30 March 2017

Challenges of the HB100 10 GHz module

As listed in the previous post, the HB100 10 GHz sensor module poses some challenges when repurposed as an RTX. Let's list them, and possible workarounds.

1) The RF power is in the order of 10 mW (10-12 dBm).
On 10 GHz it is easy to assemble and use a high gain antenna. Some people report that an IKEA lamp has the perfect shape. Just remember that higher gain means narrower beamwidth.

2) Frequency stability was not a design goal for the original destination of use.
Frequency instability can be tamed with proper thermal insulation of the module. The more the merrier. In any case all narrow band modes are out of question. WFM is the way to go.

3) Receiver is direct conversion.
This one, combined with #2, is a bit harder to tackle. You can't do CW or SSB. You can't do FSK. The solution proposed by a U.S. HAM is to work full-duplex. Transmitters are on different frequencies. The received signal is then at an Intermediate Frequency equal to TXQRG difference. If the difference is about 88-108 MHz, you know which WideFM receiver can be used! Actually an RTLSDR dongle receiver allows more frequency agility and flexibility, thus allowing to operate I.F. outside the crowded FMBC band.

There are other reports that HB100 is sensitive to microphonics (mechanical vibrations are picked up and turned into electrical/RF signals). Not hard to keep under control, either.

29 March 2017

Easy way to 10 GHz

I read it on hackaday, then again on G3XBM's blog: there is an easy way to play with 10 GHz. And (very) cheap too!! The idea is to repurpose something originally meant to be used as something else. Like the RTLSDR TV dongles, the 74HC240 buffer and many more in this wonderful hobby.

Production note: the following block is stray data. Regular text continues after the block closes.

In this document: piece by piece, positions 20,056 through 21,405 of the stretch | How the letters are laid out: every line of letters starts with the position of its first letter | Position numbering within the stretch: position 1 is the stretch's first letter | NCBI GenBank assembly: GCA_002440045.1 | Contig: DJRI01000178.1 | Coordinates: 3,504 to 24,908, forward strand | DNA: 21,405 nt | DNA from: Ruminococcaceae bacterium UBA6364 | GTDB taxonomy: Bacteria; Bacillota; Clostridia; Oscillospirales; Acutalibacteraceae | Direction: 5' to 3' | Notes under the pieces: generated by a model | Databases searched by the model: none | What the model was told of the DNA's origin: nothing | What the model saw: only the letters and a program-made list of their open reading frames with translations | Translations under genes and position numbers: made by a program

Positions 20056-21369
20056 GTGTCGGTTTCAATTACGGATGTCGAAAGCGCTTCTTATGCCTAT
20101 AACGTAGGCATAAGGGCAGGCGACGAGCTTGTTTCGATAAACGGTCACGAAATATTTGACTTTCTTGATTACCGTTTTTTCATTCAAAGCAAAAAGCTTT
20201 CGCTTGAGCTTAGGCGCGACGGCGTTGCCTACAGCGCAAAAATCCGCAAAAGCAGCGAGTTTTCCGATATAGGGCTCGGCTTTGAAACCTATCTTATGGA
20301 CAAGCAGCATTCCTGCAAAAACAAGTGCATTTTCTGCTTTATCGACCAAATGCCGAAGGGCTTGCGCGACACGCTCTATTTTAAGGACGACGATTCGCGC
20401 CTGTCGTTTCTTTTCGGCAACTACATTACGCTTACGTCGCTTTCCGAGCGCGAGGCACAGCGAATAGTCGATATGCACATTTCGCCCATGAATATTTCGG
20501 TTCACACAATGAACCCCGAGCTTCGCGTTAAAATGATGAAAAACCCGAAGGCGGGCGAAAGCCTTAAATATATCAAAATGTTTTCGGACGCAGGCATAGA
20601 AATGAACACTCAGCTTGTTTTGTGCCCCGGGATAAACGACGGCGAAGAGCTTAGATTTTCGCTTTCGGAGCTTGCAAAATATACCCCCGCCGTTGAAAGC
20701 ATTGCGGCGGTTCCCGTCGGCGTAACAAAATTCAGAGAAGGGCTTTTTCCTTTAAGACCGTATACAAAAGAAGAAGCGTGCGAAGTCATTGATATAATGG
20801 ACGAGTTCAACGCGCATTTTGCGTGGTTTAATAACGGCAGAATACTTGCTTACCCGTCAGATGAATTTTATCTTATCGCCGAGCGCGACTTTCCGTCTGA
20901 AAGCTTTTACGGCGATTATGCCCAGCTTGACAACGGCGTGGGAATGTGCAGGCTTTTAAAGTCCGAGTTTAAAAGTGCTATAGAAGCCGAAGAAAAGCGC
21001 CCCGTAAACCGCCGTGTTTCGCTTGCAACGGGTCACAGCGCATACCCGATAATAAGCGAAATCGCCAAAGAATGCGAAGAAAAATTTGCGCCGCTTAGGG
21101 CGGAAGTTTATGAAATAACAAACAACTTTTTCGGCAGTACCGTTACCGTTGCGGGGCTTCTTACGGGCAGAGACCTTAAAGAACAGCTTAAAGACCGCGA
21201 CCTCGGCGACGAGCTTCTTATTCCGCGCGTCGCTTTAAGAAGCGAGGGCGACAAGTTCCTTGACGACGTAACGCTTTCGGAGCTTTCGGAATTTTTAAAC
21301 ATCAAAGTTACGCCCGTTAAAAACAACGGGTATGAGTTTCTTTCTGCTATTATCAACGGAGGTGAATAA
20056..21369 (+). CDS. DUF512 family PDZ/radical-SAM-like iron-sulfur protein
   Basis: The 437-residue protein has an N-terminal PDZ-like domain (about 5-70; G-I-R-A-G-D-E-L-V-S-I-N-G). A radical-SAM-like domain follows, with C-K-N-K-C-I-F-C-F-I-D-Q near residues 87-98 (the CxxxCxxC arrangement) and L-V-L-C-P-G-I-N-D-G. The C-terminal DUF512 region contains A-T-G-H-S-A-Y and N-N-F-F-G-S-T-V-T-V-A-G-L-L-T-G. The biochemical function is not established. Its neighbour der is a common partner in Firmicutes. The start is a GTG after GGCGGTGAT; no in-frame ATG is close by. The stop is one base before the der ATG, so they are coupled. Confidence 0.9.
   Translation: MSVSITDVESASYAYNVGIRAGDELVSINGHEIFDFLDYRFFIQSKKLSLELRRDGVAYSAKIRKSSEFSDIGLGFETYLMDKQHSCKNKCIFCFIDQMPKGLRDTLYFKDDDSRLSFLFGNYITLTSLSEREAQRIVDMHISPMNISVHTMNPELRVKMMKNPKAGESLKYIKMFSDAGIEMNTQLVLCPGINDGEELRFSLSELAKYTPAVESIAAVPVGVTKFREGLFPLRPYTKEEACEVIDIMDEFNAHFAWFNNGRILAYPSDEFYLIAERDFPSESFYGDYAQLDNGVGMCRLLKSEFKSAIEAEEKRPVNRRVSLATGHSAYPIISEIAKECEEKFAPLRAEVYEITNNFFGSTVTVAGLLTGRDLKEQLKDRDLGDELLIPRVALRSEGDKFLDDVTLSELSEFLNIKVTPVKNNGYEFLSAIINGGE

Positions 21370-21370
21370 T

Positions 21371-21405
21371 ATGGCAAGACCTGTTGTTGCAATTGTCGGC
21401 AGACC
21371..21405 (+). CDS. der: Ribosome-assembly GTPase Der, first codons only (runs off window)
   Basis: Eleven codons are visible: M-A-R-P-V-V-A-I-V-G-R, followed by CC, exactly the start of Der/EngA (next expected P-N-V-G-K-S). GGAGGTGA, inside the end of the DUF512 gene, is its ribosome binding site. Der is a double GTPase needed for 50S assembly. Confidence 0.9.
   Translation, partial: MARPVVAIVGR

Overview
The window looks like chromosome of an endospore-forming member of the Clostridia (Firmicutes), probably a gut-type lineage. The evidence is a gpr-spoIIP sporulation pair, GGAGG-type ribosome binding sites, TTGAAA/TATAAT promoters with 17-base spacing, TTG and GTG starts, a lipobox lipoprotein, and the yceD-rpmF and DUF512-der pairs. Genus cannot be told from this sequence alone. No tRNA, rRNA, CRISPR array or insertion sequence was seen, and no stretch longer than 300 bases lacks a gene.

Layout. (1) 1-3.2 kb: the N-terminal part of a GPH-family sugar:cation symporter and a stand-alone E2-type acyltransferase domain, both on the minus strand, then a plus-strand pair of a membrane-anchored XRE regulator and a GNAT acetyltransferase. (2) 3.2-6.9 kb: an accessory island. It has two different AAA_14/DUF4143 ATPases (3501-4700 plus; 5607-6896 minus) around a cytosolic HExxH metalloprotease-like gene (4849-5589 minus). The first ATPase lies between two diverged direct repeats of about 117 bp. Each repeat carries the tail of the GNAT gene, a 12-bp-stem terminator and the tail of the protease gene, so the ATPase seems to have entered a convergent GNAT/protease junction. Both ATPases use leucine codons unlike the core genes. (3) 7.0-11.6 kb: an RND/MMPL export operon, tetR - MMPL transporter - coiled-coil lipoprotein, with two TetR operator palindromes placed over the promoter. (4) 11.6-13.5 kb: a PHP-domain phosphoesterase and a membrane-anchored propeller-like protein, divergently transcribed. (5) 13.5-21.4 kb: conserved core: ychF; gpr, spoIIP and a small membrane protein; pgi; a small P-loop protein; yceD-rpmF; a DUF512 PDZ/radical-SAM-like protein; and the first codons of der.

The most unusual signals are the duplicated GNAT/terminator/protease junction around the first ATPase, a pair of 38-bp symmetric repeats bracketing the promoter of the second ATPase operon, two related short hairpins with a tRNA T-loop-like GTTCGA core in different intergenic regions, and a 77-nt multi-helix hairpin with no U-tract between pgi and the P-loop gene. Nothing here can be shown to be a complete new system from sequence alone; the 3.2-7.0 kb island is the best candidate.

The HB100 is a microwave sensor module designed to be used as motion and speed (doppler) detector. It operates on 10.525 GHz and can be retuned below 10.500 GHz into the 3 cm HAM band (Italian bandplan) with a screwdriver. It can be frequency modulated through the power supply (I guess you get some AM too). It features both the transmitter and the receiver, (patch) antennas included.

How much? Less than 3 EUROs including shipping. That's three espresso coffees standing in an Italian bar. Or three of the cheapest burgers in the "M" restaurant (their own definition, not mine).

Drawbacks (A.K.A. "challenges"):
1) The RF power is in the order of 10 mW (10-12 dBm).
2) Frequency stability was not a design goal for the original destination of use
3) Receiver is direct conversion

I have ordered 2 pairs and a spare one. I am curious how far the unmodified version will go.

By the way, I have spotted a similar radar device operating on 5.8 GHz and others on 24 GHz (InnoSent IPM165). Maybe ... ?

27 March 2017

UDN6118A VFD driver IC

I haven't tried it myself yet, but the (obsolete, discontinued) UDN6118A IC is an 8-line driver specifically designed for driving vacuum fluorescent displays. With two chips of these, up to 8x "7-segment + decimal-point" displays can be controlled through multiplexing.

Apparently UDN6128A and XO-951 are suitable replacements.

These IC's don't seem to be cheap either, but they do simplify wiring.